United States v. Romero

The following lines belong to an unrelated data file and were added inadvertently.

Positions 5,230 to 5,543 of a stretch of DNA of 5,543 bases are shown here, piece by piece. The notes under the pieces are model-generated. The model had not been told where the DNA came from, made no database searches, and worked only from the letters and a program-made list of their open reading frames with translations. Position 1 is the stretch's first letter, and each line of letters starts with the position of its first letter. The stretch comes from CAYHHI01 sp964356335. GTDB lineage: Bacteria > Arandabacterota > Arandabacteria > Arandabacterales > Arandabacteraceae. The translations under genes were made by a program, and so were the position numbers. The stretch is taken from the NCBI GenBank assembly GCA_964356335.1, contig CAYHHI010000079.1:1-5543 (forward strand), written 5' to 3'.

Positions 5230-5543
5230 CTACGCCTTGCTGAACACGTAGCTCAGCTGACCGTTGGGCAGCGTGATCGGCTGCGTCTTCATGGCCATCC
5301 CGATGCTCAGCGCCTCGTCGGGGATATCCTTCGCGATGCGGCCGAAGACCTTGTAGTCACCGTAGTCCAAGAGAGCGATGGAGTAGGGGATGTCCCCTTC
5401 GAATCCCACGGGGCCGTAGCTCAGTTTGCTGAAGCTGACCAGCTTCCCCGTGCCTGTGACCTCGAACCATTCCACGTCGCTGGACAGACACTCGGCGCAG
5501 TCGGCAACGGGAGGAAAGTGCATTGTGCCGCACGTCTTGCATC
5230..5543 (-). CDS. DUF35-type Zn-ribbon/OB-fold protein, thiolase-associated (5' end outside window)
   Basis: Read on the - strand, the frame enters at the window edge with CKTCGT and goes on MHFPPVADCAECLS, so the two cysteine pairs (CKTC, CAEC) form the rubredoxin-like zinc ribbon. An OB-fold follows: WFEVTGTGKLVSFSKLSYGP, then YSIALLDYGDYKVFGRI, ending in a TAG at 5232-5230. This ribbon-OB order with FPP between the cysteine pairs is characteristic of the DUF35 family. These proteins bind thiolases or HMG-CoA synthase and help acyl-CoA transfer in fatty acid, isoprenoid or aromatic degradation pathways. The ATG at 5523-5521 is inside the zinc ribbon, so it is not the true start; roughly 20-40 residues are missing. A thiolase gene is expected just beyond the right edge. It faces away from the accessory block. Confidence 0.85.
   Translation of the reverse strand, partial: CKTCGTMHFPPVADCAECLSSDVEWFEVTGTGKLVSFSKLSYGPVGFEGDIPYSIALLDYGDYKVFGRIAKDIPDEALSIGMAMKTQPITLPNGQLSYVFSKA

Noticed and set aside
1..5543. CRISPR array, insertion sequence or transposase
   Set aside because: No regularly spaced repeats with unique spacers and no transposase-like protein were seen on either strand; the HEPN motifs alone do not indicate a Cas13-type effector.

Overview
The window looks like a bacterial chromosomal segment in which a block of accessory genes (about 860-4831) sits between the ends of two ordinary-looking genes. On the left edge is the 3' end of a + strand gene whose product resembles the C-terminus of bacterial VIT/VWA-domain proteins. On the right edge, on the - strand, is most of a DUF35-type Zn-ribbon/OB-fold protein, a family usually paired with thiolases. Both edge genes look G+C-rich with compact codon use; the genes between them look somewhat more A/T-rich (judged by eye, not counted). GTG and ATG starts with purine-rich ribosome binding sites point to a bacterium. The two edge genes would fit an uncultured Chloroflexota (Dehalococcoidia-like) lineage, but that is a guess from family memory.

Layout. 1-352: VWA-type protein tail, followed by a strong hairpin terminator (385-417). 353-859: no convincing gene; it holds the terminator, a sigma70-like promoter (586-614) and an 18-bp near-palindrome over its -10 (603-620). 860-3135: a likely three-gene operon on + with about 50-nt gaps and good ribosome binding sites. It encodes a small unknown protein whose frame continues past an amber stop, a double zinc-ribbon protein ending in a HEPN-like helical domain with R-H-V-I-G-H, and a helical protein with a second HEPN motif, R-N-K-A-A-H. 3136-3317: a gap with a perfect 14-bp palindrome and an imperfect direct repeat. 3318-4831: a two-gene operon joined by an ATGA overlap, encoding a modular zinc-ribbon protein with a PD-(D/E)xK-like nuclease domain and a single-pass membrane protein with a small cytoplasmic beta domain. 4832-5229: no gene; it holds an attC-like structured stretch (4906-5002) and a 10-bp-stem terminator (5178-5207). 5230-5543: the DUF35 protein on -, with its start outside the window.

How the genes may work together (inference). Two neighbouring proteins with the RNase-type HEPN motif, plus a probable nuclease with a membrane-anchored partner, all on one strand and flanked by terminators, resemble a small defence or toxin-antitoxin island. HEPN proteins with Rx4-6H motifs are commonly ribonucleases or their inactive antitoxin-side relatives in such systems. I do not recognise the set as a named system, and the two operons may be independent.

Defendant Steven Romero appealed his three year sentence for aggravated animal cruelty. In 2009, Defendant tied a rope around the neck of "Buddy," a dog belonging to a family in Delta, Colorado, and dragged him to death behind a pick-up truck on federal land. The United States Probation Office prepared a pre-sentence investigation report (PSR), indicating that while Defendant was in jail for killing Buddy and before pleading guilty, he made a series of telephone calls attempting to silence witnesses and procure false grand jury testimony. The PSR recounted Romero’s ten prior felony convictions, poor physical health, mild mental retardation, amphetamine dependence, depression, and “[i]ntermittent [e]xplosive [d]isorder." The presumptive sentence for aggravated animal cruelty was 12-18 months, but that maximum could be doubled under certain circumstances. Upon review of the sentencing court's record, the Tenth Circuit concluded that the district court did not impose a substantively unreasonable sentence when sentencing Defendant to 36-months' imprisonment. The Court affirmed the lower court's judgment.